The older a man gets, the more he appreciates the attentions of younger men (Eventually, what else is left?) so photographer Christopher Turner, who likes the silver in a man’s hair, is a distracting subject for an interview.

His smile is flirtatious as he studies every aspect of the daddy before him, venerating the visible details that might disclose accomplishment and experience. (Or is that just this old guy’s wishful thinking? He is very handsome.)

Turner, born in Florida and raised in a nomadic family (His father was a defense contractor) graduated high school in New Jersey and college in New York City. His complex relationship with the camera seems to be reaching a fine resolution in his recent work.

In a world drowning in digital imagery, only a few portrait photographers arrest the eye as does Christopher Turner. His lenses seem to stroke their subjects in a soothing way. His celebrity portraits of Olympia Dukakis, Alan Cumming, Russell Tovey and Armistead Maupin who is his husband of eight years, have rapidly increased demand for his seductive approach to an assignment.

“When I do portrait photography, people tell me I am very good at getting them relaxed and I think it is because of my time as a massage therapist. Celebrities, especially actors, are so used to being on stage. It’s hard to catch unguarded moments. When I set up for a shoot I often do a few self-pics to test the light,” Turner said. “ I don’t like having the camera pointed at me. I never felt like I was a good model. I forced myself into modeling because I was shy. My comfortable space is behind the camera. I start a session with conversation, trying to get the person to forget the lights and mechanicals. Then, I get very ‘click-happy,’ taking maybe 150 shots in 20 minutes.”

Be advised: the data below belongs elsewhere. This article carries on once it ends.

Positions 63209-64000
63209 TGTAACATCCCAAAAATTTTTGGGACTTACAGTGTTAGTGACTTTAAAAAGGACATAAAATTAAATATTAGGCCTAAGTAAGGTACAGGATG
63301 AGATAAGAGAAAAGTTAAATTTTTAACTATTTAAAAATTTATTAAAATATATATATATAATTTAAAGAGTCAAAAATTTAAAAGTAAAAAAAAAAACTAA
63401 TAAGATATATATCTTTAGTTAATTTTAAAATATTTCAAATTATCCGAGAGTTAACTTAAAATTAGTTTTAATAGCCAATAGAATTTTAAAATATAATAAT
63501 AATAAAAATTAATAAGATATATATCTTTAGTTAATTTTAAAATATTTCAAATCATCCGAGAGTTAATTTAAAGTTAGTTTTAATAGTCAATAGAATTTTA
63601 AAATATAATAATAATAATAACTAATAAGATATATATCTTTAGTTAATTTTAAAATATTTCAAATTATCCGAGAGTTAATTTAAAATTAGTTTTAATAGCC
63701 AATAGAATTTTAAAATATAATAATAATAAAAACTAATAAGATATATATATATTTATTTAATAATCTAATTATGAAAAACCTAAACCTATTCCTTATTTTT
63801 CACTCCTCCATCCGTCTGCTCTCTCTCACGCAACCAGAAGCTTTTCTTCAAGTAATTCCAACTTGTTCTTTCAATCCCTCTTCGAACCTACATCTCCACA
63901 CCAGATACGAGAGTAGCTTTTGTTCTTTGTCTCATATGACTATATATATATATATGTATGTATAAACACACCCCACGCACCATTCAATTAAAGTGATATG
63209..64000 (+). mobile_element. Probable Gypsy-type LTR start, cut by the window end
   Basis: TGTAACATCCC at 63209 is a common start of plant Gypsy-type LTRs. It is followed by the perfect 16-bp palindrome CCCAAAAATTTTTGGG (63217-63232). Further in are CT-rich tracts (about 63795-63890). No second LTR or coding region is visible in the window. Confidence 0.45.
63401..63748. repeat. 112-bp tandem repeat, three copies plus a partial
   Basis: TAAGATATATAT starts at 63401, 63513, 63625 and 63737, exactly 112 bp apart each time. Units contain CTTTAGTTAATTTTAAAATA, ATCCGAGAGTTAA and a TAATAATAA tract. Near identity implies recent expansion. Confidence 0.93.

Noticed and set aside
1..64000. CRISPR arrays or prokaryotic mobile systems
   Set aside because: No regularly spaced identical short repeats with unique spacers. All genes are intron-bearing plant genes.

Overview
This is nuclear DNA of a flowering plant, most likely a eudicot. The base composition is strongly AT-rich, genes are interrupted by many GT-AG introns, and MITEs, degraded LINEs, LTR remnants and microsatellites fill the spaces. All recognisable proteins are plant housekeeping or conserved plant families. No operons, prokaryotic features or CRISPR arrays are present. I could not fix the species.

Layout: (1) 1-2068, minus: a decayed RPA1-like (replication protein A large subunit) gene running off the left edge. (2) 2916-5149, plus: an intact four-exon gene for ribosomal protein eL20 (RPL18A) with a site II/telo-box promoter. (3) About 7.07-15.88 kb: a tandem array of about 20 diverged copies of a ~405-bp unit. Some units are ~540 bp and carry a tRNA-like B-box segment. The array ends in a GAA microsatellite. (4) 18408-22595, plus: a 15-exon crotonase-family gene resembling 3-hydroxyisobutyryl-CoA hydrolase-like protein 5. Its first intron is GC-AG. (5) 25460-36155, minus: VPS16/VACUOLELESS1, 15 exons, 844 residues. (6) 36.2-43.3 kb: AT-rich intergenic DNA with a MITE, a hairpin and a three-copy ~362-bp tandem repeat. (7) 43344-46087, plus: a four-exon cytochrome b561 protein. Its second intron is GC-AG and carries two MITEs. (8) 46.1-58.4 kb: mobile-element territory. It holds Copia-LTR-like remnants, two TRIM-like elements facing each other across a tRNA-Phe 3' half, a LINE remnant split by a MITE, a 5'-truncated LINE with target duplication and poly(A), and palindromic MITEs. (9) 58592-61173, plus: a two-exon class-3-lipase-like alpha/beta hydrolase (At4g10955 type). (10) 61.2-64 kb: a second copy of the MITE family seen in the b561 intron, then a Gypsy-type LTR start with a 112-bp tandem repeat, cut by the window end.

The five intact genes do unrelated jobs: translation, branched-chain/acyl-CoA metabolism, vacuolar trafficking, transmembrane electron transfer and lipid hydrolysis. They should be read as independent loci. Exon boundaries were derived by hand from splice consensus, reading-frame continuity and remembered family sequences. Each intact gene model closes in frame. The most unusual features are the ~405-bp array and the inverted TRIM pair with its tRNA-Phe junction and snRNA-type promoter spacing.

Turner’s disarming technique seems to work. Jon Allen, owner of Island House Key West Gay Hotel & Resort, recently sat for Turner.

“Working with Chris was a great experience. He’s bright, funny and caring; a real pleasure to be with, which made the whole process of ‘stand right there – turn your head just a little more to the right – hold that pose’ much less stressful than it usually is,” Allen said. “And the results speak for themselves. I had 137 of my Facebook friends ‘like’ those pictures right away. They called them ‘amazing’ and ‘beautiful’ and said that I am ‘looking good,’ which for an old guy like me is the best compliment of all.”

Armistead Maupin by Christopher Turner

Forty-three year old Turner may still be described as a promising/fledgling photographer whose best work is yet to come if he doesn’t once again move into some other field of creative expression. He has, after all, had a variety of careers. Photography seems to be a natural step, building on his accomplishments as a student earning a graduate degree in spiritual psychology, as a fashion model living in London, Rome and Milan, and as a certified massage therapist in the Mission District of San Francisco for nine years.